By Carlena Knight
Two Antiguan and Barbudan nationals will be honoured later this year by the University of the West Indies (UWI) for their outstanding contributions to regional and international development.
Dr George Mansoor, physician, educator and entrepreneur, and Sir Andy Roberts, former West Indies cricketer, will be among a list of 14 persons from across the Caribbean to receive an honorary degree.
Dr Mansoor is a graduate of UWI having earned a Bachelor’s degree in Natural Science in the 70s and a MBBS MD with honours in Medicine and Surgery. He also earned a Master’s degree in Organic Chemistry from Queens University in Ontario, Canada, and a Fellowship in Nephrology from the University of Rochester School of Medicine and Dentistry.
From July 1991 to December 2006, Dr Mansoor taught as an Associate Professor of Medicine at the University of Connecticut Health Centre and followed that up by being a director at Merck, a leading global biopharmaceutical company in New Jersey.
He returned home in 2013 and since then has been the Academic Programmes Director and Consultant Nephrologist at the Sir Lester Bird Mount Saint John’s Medical Centre and the Medical Director at GEM Medical Antigua, a modern outpatient facility devoted to internal medicine, nephrology, and hypertension.
Dr Mansoor is known for his dedication to the fight against non-communicable diseases, mainly high blood pressure and hypertension.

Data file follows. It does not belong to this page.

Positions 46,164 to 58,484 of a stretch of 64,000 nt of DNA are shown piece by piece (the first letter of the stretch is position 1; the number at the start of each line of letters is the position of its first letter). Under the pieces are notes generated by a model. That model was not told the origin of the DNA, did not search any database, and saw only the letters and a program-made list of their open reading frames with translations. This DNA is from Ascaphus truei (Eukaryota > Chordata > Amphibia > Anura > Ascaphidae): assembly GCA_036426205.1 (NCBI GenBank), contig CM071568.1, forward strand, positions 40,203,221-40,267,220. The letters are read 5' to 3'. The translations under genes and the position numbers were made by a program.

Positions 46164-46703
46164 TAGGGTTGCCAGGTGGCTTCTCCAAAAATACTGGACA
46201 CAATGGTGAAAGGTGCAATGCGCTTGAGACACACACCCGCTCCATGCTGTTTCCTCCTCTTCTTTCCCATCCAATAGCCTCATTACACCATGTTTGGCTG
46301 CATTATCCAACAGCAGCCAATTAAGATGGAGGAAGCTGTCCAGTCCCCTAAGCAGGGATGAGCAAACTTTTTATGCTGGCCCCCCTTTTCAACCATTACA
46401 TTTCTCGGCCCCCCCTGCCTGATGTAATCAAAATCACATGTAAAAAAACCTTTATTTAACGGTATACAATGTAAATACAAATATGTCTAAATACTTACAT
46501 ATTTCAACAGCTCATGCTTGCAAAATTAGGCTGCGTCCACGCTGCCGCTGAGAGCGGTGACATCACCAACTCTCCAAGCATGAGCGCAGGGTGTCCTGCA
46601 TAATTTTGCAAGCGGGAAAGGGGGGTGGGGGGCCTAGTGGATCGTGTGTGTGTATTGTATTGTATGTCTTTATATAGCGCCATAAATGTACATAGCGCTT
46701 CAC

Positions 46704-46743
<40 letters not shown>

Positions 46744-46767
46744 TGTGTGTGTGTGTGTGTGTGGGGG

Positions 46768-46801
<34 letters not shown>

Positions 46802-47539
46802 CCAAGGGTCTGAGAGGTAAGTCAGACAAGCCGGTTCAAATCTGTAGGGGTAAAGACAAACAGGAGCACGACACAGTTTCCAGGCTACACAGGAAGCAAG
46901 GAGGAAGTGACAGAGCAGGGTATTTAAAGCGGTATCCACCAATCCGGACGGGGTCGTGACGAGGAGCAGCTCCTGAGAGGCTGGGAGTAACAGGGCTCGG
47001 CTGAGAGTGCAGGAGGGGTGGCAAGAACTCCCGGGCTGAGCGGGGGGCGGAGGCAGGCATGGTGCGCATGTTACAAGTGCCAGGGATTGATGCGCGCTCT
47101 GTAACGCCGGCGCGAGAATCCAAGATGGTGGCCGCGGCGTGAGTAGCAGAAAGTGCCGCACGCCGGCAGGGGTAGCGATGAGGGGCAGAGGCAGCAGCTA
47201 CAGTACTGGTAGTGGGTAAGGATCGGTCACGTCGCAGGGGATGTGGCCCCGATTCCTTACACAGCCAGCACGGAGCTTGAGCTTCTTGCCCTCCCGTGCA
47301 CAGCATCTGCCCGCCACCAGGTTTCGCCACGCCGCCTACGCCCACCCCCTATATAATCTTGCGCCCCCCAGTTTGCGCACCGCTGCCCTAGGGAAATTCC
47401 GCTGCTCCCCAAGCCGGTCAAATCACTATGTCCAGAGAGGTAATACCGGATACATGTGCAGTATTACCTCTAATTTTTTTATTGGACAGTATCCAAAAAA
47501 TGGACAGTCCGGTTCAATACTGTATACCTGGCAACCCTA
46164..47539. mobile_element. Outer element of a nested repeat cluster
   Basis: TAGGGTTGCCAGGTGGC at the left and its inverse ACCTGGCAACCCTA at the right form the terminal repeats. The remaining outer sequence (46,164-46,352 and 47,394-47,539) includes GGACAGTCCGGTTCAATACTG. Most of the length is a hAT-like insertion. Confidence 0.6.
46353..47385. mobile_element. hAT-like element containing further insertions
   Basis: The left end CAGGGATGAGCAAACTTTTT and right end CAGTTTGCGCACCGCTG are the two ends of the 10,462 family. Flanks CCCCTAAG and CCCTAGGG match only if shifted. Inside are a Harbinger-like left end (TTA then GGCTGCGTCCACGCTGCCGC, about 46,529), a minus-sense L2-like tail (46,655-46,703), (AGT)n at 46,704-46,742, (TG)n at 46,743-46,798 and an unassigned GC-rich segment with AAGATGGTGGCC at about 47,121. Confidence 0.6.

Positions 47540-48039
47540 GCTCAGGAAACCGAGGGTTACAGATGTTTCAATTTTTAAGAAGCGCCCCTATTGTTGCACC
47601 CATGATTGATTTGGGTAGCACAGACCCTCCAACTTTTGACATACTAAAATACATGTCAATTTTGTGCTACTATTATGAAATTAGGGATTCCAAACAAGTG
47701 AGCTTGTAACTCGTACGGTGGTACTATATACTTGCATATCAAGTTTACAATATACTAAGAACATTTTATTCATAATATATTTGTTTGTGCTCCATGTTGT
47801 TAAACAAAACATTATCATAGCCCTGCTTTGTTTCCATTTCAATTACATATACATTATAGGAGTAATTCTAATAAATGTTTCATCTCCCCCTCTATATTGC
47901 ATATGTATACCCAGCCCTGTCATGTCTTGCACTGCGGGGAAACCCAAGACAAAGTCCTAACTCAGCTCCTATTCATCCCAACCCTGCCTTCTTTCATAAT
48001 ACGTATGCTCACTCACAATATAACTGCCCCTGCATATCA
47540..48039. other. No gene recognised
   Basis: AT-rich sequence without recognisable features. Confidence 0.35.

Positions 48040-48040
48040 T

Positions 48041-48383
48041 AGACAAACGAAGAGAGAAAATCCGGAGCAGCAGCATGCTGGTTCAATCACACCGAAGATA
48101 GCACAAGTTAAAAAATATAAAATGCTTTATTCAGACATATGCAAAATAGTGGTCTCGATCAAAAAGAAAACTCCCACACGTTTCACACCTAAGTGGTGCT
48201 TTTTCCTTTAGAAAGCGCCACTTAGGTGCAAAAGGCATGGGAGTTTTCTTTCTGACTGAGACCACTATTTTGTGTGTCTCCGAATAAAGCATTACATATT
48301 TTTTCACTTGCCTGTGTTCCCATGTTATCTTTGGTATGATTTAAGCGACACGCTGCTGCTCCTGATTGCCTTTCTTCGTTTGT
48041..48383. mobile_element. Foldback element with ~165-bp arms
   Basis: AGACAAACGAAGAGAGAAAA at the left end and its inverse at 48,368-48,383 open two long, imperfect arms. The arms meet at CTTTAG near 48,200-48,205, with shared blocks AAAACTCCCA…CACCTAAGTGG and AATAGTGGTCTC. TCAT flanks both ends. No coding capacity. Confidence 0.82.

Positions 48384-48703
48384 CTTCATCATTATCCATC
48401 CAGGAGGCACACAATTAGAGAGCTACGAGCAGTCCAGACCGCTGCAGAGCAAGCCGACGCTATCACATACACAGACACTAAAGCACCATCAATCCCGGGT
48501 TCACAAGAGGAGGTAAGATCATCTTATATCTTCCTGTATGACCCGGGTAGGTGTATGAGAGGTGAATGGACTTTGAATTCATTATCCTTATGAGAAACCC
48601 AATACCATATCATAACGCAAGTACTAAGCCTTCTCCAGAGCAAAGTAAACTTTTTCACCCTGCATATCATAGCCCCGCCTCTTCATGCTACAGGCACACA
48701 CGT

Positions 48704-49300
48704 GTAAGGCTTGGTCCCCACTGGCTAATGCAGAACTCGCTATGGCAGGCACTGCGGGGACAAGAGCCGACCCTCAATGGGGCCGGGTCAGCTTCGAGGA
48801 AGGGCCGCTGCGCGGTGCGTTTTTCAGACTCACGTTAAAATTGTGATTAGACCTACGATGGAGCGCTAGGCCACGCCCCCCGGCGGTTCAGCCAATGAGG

Sir Andy is a former Antiguan first-class cricketer who is considered the father of modern West Indian fast bowling.
Sir Andy played Test cricket for the West Indies, twice taking seven wickets in a Test innings. He is the first Antiguan to play Test cricket for the West Indies, thus leading the way for many of his famous countrymen including Sir Vivian Richards, Sir Richie Richardson and Sir Curtly Ambrose.
In October 2005, he was inducted into the United States Cricket Hall of Fame and in 2009, he was inducted into the ICC Cricket Hall of Fame.
His contribution to West Indies cricket has continued since his retirement as a player as he has been an administrator overseeing the preparation of pitches. Roberts worked with Bangladesh’s fast bowlers in 2001 and again in 2005 and also helped coach India’s seam bowling all-rounder Irfan Pathan in 2006.
Sir Andy was appointed a Knight Commander of the Order of the Nation (KCN) by the Antiguan and Barbudan government in February 2014.
Both men will receive their honorary degrees on October 10 at the UWI Five Islands Campus. Dr Mansoor will receive a Doctor of Science while Sir Andy will receive a Doctor of Laws.
Jamaican George Willie, international auditor, leader and philanthropist, is another Caribbean person set to be honoured. He will receive a Doctor of Laws degree at the UWI Open Campus on October 16.
The other honorees will receive their degrees at the Cave Hill, St Augustine and Mona Campuses on different dates.
Nominations from across the university’s five campuses were approved by the University Council at its April 30 sitting.
These 2021 graduands will join a list of over 450 honorary degree recipients conferred by the regional university since 1965.
Last month, a special convocation was permitted to confer an Honorary Doctor of Science degree (DSc) on Dr Ruby Lake-Richards, one of the first 33 medical students who attended the UWI, then University College of the West Indies.
Now 99 years old, she is also the first female UWI graduate from Antigua and Barbuda.
The ceremony, hosted by the UWI Five Islands, marked the first honorary degree awarded at the university’s newest campus.